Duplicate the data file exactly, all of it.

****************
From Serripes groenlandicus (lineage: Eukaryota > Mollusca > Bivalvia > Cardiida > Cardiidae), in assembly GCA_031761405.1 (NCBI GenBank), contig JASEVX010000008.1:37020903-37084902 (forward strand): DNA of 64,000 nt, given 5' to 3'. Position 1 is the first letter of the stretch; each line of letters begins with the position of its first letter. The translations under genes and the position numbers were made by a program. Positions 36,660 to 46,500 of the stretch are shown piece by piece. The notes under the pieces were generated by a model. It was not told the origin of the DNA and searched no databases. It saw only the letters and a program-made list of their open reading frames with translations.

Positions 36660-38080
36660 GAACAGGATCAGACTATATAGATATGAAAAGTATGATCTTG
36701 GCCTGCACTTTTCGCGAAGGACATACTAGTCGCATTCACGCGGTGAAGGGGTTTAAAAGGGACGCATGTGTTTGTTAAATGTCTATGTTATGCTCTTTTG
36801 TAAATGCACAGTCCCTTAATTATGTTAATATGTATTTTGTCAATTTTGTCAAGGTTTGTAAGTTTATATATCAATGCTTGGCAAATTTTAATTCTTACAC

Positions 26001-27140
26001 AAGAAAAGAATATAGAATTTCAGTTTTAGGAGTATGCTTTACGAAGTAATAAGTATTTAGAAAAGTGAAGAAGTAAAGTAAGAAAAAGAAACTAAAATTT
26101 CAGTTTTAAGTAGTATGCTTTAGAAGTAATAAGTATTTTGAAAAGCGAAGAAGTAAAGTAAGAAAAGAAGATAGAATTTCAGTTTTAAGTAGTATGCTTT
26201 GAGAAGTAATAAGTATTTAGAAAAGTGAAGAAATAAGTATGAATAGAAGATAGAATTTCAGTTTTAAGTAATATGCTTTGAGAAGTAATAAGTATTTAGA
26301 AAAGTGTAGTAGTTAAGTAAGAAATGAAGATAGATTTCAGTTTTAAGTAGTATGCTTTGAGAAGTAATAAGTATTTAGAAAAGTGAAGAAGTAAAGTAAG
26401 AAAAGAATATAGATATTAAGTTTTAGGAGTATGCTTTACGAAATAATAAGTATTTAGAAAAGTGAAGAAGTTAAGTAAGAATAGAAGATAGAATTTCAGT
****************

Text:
From Serripes groenlandicus (lineage: Eukaryota > Mollusca > Bivalvia > Cardiida > Cardiidae), in assembly GCA_031761405.1 (NCBI GenBank), contig JASEVX010000008.1:37020903-37084902 (forward strand): DNA of 64,000 nt, given 5' to 3'. Position 1 is the first letter of the stretch; each line of letters begins with the position of its first letter. The translations under genes and the position numbers were made by a program. Positions 36,660 to 46,500 of the stretch are shown piece by piece. The notes under the pieces were generated by a model. It was not told the origin of the DNA and searched no databases. It saw only the letters and a program-made list of their open reading frames with translations.

Positions 36660-38080
36660 GAACAGGATCAGACTATATAGATATGAAAAGTATGATCTTG
36701 GCCTGCACTTTTCGCGAAGGACATACTAGTCGCATTCACGCGGTGAAGGGGTTTAAAAGGGACGCATGTGTTTGTTAAATGTCTATGTTATGCTCTTTTG
36801 TAAATGCACAGTCCCTTAATTATGTTAATATGTATTTTGTCAATTTTGTCAAGGTTTGTAAGTTTATATATCAATGCTTGGCAAATTTTAATTCTTACAC

Positions 26001-27140
26001 AAGAAAAGAATATAGAATTTCAGTTTTAGGAGTATGCTTTACGAAGTAATAAGTATTTAGAAAAGTGAAGAAGTAAAGTAAGAAAAAGAAACTAAAATTT
26101 CAGTTTTAAGTAGTATGCTTTAGAAGTAATAAGTATTTTGAAAAGCGAAGAAGTAAAGTAAGAAAAGAAGATAGAATTTCAGTTTTAAGTAGTATGCTTT
26201 GAGAAGTAATAAGTATTTAGAAAAGTGAAGAAATAAGTATGAATAGAAGATAGAATTTCAGTTTTAAGTAATATGCTTTGAGAAGTAATAAGTATTTAGA
26301 AAAGTGTAGTAGTTAAGTAAGAAATGAAGATAGATTTCAGTTTTAAGTAGTATGCTTTGAGAAGTAATAAGTATTTAGAAAAGTGAAGAAGTAAAGTAAG
26401 AAAAGAATATAGATATTAAGTTTTAGGAGTATGCTTTACGAAATAATAAGTATTTAGAAAAGTGAAGAAGTTAAGTAAGAATAGAAGATAGAATTTCAGT